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New to WordPress? New to CSS? It’s a lot to soak up, but CSS should be the least of your concerns. The good news is that USP Pro and SES Pro ship with numerous predefined form styles, but more than likely you’ll want to make a few tweaks to really fine-tune the forms and make them fit with your site’s unique design. This post walks through a couple of examples using USP Pro to show the basics of CSS styling.

Basics of CSS

To change the way something looks on the page, you can add some CSS to your theme’s stylesheet, or to the plugin’s stylesheet (under the CSS/JS tab). For example, to change the appearance of form labels, we target the <label> tag with the following CSS (again, using USP Pro as an example):

.usp-label { color: red; }

That will change the label text color to red. Note: if this is for SES Pro, use .ses-input label instead of .usp-label. Each plugin has it’s own set of selectors, here is a CSS reference for SES Pro.

To change other properties, such as padding, font-weight, and background-color, we could apply the following code:

.usp-label { 
	color: red; 
	padding: 20px;
	font-weight: bold;
	background-color: #000;

To really “see” how this works, try adding these styles to your theme or via the plugin. Refreshing your web page, you should see that the form labels display red, bold text on a black background, with some padding around the text.

If that makes sense, you’re ready to start customizing with CSS. You can find other tags such as <input> and <form> by inspecting or viewing the source code of your web page. This can be done with any browser.

Then once you know the tag(s) that you want to style, it’s a matter of using a good CSS reference to determine which property will do the job. It takes a few tries to really “get it”, but once you do, you’ve acquired an invaluable skill to have on the Web.


If the CSS doesn’t seem to be working, try the following:

  • Verify that the stylesheet is included on the page (view source code)
  • Verify that you are targeting the correct tag (inspect source code)

If both of these look good, then it could be that your theme’s default styles are overriding the new styles. This is common and just a part of how CSS works. With “cascading” specificity. So if your theme defines a style such as:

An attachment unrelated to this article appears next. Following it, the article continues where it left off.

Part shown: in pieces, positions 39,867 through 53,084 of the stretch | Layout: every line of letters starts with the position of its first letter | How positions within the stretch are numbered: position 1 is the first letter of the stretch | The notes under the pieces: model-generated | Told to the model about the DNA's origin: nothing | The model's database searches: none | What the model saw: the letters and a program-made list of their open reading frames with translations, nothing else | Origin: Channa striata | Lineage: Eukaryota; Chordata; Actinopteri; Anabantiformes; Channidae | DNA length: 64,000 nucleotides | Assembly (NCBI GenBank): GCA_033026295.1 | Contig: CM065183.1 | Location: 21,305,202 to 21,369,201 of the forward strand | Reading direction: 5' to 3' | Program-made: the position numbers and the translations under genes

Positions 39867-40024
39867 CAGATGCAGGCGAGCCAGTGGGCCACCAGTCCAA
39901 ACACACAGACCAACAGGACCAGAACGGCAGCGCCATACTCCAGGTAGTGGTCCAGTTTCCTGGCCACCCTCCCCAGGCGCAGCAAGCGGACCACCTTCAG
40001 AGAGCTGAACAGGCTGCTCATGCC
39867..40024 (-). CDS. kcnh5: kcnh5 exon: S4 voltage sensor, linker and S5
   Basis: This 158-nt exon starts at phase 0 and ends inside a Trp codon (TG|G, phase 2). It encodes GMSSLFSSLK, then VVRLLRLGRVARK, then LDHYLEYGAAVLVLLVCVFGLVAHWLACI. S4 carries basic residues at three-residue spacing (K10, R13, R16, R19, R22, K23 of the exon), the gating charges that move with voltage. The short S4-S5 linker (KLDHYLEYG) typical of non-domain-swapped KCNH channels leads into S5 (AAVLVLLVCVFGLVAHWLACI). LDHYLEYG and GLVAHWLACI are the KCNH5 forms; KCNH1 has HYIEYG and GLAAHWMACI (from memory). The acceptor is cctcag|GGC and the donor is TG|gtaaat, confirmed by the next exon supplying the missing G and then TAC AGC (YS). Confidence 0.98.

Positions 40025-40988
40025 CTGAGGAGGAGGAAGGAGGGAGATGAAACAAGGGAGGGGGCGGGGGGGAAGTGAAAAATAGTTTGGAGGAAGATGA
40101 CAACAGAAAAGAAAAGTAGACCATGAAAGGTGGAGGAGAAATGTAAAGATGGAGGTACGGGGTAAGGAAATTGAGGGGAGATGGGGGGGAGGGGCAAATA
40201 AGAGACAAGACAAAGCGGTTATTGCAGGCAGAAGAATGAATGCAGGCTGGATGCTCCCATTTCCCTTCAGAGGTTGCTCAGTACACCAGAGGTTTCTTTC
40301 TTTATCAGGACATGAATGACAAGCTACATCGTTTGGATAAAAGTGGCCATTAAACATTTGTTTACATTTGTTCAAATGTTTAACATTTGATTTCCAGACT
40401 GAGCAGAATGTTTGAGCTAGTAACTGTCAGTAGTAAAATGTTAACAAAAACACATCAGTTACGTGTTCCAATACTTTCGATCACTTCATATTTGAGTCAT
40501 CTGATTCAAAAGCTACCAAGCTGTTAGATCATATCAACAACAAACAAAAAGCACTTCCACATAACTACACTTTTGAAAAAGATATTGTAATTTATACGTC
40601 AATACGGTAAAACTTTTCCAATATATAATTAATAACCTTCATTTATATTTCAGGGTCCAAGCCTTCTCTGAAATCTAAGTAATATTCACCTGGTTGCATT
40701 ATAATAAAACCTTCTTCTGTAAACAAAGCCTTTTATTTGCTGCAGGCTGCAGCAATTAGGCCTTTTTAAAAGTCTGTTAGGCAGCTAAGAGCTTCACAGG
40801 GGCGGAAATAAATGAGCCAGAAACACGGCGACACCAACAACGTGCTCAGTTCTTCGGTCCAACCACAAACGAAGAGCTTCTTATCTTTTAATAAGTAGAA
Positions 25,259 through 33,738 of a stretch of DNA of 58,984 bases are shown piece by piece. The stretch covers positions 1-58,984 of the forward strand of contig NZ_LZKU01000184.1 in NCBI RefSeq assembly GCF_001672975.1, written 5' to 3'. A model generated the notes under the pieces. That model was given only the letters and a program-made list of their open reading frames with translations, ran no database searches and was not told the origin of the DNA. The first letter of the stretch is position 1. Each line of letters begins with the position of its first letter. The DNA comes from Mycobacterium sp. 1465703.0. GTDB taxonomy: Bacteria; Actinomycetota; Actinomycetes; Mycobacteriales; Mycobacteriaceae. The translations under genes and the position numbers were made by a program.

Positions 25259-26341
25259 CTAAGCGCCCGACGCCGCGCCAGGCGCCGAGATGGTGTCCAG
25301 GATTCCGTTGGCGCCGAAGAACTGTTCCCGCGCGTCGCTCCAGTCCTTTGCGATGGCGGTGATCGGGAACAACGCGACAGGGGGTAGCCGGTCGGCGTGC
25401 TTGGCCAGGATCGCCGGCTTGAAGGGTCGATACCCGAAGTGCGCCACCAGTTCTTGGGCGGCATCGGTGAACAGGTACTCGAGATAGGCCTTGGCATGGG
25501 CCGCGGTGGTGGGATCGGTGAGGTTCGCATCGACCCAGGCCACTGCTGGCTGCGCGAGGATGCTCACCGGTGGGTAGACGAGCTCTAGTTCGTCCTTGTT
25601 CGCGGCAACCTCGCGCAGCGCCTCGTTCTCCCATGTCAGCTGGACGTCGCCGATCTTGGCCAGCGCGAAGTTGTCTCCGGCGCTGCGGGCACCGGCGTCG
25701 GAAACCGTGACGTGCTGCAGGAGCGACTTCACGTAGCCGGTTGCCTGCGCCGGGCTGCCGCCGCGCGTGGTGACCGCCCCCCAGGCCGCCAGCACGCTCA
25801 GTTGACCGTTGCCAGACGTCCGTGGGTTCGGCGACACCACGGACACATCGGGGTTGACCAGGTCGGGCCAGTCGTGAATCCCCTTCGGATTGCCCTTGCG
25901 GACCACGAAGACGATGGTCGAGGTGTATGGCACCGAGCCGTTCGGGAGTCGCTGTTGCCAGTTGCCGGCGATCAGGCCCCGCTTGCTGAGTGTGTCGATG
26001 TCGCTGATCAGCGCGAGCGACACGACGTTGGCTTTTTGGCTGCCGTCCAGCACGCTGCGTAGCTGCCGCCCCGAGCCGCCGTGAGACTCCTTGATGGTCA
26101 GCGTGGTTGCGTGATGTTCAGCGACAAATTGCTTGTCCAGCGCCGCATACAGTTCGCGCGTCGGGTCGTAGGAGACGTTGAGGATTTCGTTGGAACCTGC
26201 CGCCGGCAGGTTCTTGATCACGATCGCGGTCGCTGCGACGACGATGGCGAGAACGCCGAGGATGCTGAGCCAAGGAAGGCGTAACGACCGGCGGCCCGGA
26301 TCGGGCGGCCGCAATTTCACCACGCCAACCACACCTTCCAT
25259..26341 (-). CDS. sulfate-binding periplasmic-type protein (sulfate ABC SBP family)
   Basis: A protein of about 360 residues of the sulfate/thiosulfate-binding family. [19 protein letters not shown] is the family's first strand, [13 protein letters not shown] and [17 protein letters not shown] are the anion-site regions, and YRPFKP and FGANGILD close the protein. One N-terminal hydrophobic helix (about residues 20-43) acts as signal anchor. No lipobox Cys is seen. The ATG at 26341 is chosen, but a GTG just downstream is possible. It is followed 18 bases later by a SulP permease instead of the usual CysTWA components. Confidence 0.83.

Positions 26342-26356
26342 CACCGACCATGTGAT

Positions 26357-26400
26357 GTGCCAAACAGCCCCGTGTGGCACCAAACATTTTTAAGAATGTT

.page form label { color: green; } will override the .usp-label selector used in our previous example. Notice the selector used here, .page form label. That is more specific than what we use in our previous example, .usp-label. So the label text would be green instead of red. No worries, though. We can override the theme’s styles by prefixing the USP selector like so:

.page form label.usp-label { color: red; }

This is more specific than the theme’s selector, so our new style will be applied to the label. Even better than trying to figure which selectors the theme is using, we can use #usp-pro, which is wrapped around every USP Form. So we can do this to get the job done:

#usp-pro .usp-label { color: red; }

..or, for SES Pro:

#ses-pro .ses-input label { color: red; }

That should be enough to override just about anything most themes are doing, but if not, and the new styles still aren’t applied, we can strengthen the selector as follows:

#usp-pro.usp-pro .usp-label { color: red; }

..or for SES Pro: .ses-input label { color: red; }

Notice how we are chaining the ID and class of the form’s outer tag by writing #usp-pro.usp-pro. That’s very powerful and should easily get you there. Even so, some themes may be using some extreme selectors (for whatever reason). So feel free to add additional selectors until the custom styles are applied.


Applying some CSS may be needed to fine-tune forms to match your theme design. To do so, examine the source code of your web page to determine the proper selector. Then check with a CSS guide (there are many available online) to get the correct property name(s) to use. After adding the CSS to your stylesheet (via theme or plugin settings), refresh the page to see the changes. If the new styles aren’t applied, follow the steps outlined above. Remember to check your design in multiple browsers and devices to make sure that things are looking as intended. Wash, rinse, repeat.

Hopefully this quick guide has been useful for you. Again, in most cases, the predefined USP/SES styles should be sufficient, but generally it’s necessary to do a bit of customization with CSS. It’s a great skill to have if you’re working online.